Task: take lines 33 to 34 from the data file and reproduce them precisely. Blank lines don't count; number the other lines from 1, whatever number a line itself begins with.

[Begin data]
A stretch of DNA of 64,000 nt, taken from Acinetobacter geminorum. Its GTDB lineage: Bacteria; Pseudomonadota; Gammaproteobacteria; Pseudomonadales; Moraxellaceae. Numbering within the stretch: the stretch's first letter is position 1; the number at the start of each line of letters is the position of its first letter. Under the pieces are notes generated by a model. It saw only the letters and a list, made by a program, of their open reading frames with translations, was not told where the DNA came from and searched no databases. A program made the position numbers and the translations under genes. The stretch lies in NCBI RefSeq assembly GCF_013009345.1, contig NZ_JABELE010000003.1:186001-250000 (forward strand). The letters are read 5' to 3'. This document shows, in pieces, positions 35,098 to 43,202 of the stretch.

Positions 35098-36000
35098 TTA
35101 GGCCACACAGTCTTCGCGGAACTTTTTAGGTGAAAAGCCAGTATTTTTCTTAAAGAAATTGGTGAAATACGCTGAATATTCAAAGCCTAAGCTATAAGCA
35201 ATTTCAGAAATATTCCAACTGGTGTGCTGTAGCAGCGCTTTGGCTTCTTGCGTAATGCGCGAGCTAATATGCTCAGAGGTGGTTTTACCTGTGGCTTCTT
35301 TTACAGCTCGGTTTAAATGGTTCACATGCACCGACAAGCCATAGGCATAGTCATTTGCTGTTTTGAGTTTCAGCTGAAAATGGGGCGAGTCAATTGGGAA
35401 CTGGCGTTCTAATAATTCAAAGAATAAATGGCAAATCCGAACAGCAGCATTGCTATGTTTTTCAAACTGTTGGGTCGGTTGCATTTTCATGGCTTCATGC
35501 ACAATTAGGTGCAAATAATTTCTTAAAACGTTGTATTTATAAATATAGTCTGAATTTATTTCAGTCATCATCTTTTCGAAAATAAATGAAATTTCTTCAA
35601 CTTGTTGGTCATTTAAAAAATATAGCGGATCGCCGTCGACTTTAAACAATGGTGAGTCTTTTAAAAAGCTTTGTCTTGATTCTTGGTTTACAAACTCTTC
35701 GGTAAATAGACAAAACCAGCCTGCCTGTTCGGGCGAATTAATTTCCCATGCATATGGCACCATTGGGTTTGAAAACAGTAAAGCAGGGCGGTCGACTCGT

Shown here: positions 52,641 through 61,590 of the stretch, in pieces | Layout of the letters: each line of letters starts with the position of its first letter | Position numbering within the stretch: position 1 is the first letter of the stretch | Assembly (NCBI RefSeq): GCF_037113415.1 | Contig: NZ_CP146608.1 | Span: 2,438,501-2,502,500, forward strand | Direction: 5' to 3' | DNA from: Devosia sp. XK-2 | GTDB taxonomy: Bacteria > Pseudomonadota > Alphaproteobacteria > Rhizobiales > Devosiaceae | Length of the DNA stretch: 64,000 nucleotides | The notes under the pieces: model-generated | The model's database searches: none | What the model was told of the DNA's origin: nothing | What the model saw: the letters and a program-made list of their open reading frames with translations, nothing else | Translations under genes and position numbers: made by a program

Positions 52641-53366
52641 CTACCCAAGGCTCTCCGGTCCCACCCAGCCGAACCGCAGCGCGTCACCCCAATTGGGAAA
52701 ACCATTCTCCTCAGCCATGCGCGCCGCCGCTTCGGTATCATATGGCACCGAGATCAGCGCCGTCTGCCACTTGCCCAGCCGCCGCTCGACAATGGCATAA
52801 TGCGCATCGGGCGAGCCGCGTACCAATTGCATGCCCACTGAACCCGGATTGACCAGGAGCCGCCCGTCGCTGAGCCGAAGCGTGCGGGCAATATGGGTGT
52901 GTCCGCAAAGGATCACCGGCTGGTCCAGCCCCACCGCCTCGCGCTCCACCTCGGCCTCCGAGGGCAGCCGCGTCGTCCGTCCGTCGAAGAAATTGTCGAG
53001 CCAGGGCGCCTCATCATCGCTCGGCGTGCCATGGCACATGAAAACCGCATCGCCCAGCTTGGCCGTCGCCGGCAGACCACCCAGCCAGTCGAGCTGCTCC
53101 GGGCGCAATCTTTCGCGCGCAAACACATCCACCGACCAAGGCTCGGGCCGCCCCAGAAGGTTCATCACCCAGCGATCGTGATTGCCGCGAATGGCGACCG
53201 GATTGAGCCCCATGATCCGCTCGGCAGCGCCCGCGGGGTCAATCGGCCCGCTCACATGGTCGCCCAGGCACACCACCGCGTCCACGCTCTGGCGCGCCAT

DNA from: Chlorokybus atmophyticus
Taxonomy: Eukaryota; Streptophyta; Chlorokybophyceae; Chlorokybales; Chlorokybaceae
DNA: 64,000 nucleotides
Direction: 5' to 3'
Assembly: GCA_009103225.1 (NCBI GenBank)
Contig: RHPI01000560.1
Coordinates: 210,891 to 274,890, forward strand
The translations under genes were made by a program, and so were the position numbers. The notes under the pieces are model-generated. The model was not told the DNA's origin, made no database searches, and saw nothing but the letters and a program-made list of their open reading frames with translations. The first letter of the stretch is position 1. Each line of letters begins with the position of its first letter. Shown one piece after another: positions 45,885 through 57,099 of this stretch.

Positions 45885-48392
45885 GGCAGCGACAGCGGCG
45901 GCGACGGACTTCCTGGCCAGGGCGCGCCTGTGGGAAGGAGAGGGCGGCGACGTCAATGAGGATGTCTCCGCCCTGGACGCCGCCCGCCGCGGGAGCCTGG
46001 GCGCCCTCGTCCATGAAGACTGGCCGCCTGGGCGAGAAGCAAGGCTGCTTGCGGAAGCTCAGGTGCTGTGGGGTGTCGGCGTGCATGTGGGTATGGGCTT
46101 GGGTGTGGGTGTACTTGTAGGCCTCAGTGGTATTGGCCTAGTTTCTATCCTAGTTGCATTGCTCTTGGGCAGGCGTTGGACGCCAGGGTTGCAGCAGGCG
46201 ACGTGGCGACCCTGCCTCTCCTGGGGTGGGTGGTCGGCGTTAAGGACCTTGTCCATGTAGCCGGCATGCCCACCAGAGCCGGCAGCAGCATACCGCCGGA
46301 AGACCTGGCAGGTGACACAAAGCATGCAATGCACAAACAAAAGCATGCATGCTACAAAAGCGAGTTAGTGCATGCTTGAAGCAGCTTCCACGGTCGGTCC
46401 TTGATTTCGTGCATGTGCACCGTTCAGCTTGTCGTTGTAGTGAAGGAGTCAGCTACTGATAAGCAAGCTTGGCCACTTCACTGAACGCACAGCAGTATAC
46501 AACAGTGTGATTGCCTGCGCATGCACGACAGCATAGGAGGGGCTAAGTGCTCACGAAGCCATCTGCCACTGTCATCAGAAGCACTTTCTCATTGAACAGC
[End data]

46201 ACGTGGCGACCCTGCCTCTCCTGGGGTGGGTGGTCGGCGTTAAGGACCTTGTCCATGTAGCCGGCATGCCCACCAGAGCCGGCAGCAGCATACCGCCGGA
46301 AGACCTGGCAGGTGACACAAAGCATGCAATGCACAAACAAAAGCATGCATGCTACAAAAGCGAGTTAGTGCATGCTTGAAGCAGCTTCCACGGTCGGTCC